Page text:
So it’s July 4, Independence Day. And rather than get all philosophical about the meaning of the day or get all curmudgeonly about how that meaning gets ignored in favor of barbecues and fireworks – both of which I’ve done in the past – we’ll just talk about music. What we’ll do is dig into three separate editions of the weekly Billboard Hot 100 for a taste of what we were hearing on three July Fourths in the past. In a nod at history we’ll check out the records that sat at No. 17 and No. 76. And we’ll note, as we go by, the No. 1 record at the time.
We’ll start with 1966, go to 1971 and then finish in the Bicentennial year of 1976.
The Beatles were sitting atop the Hot 100 on July 4, 1966, as “Paperback Writer” was in its second week at No. 1. (It had been No. 1 two weeks earlier, was pushed to No. 2 for a week by Frank Sinatra’s “Strangers in the Night,” and then moved back to No. 1 for another week.)
Another familiar tune was at No. 17: Simon & Garfunkel’s “I Am A Rock” was heading down the chart after peaking at No. 3, the fifth of an eventual twenty records the duo would put in or near the Hot 100. During high school a couple of years later, when I really listened for the first time to Paul Simon’s lyrics on the record, I admired the narrator’s stance for what I saw as his self-sufficiency. Now, more than forty years later, I hear Simon’s words and think, “Boy, what a lonely life that would be.”
R&B singer and songwriter Joe Simon had a long and productive career, with a total of thirty-five singles in or near the Hot 100 and a total of forty singles in the R&B Top 40 between 1964 and 1978. He shows up today with “Teenager’s Prayer” sitting at No. 76 on July 4, 1966. It’s a pretty but lyrically vague tune (the teenager in question asks for love and peace of mind, which are not bad things to pray for) that would peak at No. 66 on the pop chart and at No. 11 on the R&B chart.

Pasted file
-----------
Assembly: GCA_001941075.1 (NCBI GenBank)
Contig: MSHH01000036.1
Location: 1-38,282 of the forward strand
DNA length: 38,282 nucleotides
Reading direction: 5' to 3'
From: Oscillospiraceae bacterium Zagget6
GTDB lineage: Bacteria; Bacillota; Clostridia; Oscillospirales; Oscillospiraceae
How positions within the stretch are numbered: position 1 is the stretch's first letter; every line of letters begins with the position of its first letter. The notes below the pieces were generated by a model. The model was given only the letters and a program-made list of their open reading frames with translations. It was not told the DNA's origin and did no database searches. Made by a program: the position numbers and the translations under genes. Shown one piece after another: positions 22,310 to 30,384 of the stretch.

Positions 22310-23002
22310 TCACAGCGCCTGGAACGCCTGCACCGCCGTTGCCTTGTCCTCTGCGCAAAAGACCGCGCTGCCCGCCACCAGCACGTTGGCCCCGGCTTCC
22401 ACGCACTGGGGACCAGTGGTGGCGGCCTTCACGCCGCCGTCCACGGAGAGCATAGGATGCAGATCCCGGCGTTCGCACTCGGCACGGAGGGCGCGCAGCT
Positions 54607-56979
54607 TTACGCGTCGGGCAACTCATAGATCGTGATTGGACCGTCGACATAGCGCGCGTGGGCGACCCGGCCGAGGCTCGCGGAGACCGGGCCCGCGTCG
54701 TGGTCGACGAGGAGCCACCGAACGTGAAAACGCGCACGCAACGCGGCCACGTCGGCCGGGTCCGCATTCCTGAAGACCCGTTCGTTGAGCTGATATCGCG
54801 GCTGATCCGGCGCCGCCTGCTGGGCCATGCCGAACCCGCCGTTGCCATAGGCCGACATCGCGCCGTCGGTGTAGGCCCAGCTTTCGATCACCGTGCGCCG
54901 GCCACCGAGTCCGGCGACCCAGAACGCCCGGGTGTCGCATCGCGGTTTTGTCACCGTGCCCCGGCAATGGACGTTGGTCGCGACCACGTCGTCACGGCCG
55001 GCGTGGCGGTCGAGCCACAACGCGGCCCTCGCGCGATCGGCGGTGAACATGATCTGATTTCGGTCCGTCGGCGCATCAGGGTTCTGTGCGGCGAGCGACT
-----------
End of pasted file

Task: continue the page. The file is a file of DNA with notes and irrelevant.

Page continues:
When the fireworks went off on July 4, 1971, Carole King’s double-sided single, “It’s Too Late/I Feel The Earth Move,” was in the fourth week of a five week stay at No. 1.
Just down the chart a ways, we find the only Top 40 hit by the Beginning of the End, an R&B group from the Bahamas. The groove-shaking “Funky Nassau – Part 1” was sitting at No. 17 in the first week of July 1971, heading to a peak position of No. 15. On the R&B chart, the record peaked at No. 7.
Near the other end of the chart at No. 76, we find one of the classic R&B records: “Whatcha See Is Whatcha Get” by the Dramatics. The first charting single for the group from Detroit, the record was in the early weeks of its climb to No. 9 on the pop chart and No. 3 on the R&B chart. The Dramatics would end up with a total of fourteen singles in or near the Hot 100 and twenty-two singles in the R&B Top 40.
As the U.S. celebrated its Bicentennial in 1976 (the only Independence Day for which I have a concrete memory: It was a Sunday, and I joined my parents for a community commemoration of the day at St. Cloud’s Lake George downtown), the top spot on the Billboard Hot 100 was occupied by a single that appropriately mentioned “skyrockets in flight” (though the fireworks on the record came from a markedly different source than the Jaycees’ annual fireworks show): “Afternoon Delight” by the Starland Vocal Band was in the first of two weeks at No. 1; it peaked at No. 5 on the Adult Contemporary chart.
At No. 17 during that Bicentennial celebration was Neil Diamond’s “If You Know What I Mean” from his Beautiful Noise album, which for a few years found its way regularly onto my turntable. (A note to myself: Give it another listen and see how it sounds nearly forty years on). The single, produced – as was the album – by Robbie Robertson, was on its way to No. 11 on the pop chart and No. 1 on the AC chart. The record was the thirty-eighth of an eventual (and remarkable) fifty-six records on or near the pop chart for Diamond.
And our Independence Day observance ends at No. 76 on July 4, 1976: “Crazy on You” by Heart. The Seattle group’s first charting hit, the record was coming down the chart after peaking at No. 35. (A reissue of the single after the band had some hits performed less well, getting only to No. 62 in early 1978.) Heart was, of course, an regular chart presence during into the 1990s, with a total of thirty-two records in or near the Hot 100. (I should note that the linked video is the track as it appeared on the album Dreamboat Annie; I think the single eliminated the acoustic intro.)